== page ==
maandag 31 augustus 2015
Today's Review: American Ultra
Time for another review. Long overdue in fact.
American Ultra - recensie
You'd think the shady but historically true Project MK-Ultra would make for a smashing political thriller, with its detestable CIA experiments of mind control via drugs and careful conditioning on the unsuspecting American population. Instead, Hollywood loosely appropriated it for a stoner comedy. And sadly, not the funniest imaginable. American Ultra fires more bullets than jokes.
At least the lead casting is a shot in the right direction. Jesse Eisenberg and Kristen Stewart have worked together before and it shows, as they have the right amount of chemistry to make a likeable couple of losers. From Eisenberg, we've come to expect a certain level of quality, especially when it concerns this type of character. Stewart's performance thus leaves more of an impression, since we still needed some convincing of her talents as a true actress. With her much praised serious role in Camp X-Ray recently behind her, we can safely say 2015 is the year she finally came into her own and left her Twilight stigma behind her. Still, it takes more than two good leads to make for a solid movie. A decent plot and the right balance between action and comedy, for instance. American Ultra doesn't have either.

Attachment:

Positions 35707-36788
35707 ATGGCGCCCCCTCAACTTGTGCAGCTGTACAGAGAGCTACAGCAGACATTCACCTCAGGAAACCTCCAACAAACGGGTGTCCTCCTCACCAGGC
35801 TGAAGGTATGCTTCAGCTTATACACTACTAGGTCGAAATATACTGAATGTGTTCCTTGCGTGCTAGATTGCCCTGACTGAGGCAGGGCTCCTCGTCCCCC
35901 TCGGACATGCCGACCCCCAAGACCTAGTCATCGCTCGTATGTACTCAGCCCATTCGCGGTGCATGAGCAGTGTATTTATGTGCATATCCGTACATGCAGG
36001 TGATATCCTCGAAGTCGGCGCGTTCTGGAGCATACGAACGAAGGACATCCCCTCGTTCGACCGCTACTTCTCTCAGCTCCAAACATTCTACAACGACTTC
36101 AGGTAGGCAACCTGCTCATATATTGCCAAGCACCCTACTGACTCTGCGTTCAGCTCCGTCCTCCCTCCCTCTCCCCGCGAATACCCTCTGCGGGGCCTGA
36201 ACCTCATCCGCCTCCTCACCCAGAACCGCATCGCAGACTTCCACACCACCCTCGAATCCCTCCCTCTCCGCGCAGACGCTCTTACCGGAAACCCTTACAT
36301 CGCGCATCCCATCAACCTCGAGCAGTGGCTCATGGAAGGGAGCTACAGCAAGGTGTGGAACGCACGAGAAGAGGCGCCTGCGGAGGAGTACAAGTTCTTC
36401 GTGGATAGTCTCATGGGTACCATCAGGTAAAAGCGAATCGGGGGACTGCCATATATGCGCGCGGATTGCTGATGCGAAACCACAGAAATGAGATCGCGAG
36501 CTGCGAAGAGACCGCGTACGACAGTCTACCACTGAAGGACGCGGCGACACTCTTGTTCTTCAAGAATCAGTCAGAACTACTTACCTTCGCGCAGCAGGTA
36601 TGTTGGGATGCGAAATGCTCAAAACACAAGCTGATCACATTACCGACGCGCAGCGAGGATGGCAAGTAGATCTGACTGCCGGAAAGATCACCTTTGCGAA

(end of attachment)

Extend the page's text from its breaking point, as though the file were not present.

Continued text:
Where the fun is concerned, the movie starts at least promising, and a few good laughs are to be had in the first act. However, the film increasingly opts for action over comedy, which makes for a rather dull and unfunny finale, where both the jokes and the necessary emotional investment in the main characters is lost in all the gun fights, knife fights, and fist fights. There's simply too much fighting as the movie progresses and most of it is excessively violent, but not in any ironic or tongue-in-cheek manner. It's just a bloody mess, as is the story, which also involves rival CIA agents fighting it out in a manner totally devoid of the intelligence the I in their agency is supposed to stand for. There's also room made for a few stereotype drug dealers and deranged super assassins, but none of it works on the levels the writers probably intended. Director Nima Nourizadeh, fresh off the allegedly culturally notable teen flick Project X, shows a little too clearly he has more affinity with destroying things and blowing stuff up than in making us care about it all.
Fortunately we still have RED to show us how a fun time can be had with CIA assassins being hunted by their own employer. However, a definitive movie about Project MK-Ultra is still very much lacking. If Hollywood does tackle the touchy subject again, I hope they make a more serious movie out of it. Mind control simply isn't funny, as American Ultra shows.